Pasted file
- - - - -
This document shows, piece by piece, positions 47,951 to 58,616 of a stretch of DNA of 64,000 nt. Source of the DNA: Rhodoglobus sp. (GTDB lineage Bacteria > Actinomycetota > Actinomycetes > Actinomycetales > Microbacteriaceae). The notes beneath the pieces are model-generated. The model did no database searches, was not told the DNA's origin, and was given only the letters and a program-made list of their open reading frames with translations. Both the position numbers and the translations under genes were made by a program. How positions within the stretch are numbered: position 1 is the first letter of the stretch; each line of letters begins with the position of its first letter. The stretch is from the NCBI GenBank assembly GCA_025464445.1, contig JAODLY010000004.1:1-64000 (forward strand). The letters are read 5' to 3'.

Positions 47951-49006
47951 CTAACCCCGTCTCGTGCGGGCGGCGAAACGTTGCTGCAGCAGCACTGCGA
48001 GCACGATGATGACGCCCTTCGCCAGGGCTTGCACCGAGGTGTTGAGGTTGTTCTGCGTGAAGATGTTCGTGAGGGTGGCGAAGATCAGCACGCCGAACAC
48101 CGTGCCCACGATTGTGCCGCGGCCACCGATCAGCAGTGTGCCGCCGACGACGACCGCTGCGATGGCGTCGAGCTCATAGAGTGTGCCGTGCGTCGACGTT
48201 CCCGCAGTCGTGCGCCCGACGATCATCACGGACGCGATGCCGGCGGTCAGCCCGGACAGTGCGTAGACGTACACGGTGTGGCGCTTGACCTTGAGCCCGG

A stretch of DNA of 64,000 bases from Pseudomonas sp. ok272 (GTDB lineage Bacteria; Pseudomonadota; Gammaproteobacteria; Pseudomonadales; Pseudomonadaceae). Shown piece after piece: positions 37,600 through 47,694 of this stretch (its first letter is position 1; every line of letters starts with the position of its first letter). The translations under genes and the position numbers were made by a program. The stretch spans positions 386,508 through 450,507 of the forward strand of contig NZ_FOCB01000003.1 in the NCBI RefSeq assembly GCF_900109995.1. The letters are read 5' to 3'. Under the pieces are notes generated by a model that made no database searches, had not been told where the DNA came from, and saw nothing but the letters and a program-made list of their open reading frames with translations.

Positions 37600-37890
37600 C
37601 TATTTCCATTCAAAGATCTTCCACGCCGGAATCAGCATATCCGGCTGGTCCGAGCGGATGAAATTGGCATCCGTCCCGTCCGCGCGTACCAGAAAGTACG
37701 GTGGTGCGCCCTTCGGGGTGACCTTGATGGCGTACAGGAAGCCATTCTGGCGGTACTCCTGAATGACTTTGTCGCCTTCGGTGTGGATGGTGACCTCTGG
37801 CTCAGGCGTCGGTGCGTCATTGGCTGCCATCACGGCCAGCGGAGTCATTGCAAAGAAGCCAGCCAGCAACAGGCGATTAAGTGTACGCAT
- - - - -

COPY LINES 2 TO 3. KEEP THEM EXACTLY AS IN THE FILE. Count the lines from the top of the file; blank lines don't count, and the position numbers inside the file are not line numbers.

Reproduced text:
Positions 47951-49006
47951 CTAACCCCGTCTCGTGCGGGCGGCGAAACGTTGCTGCAGCAGCACTGCGA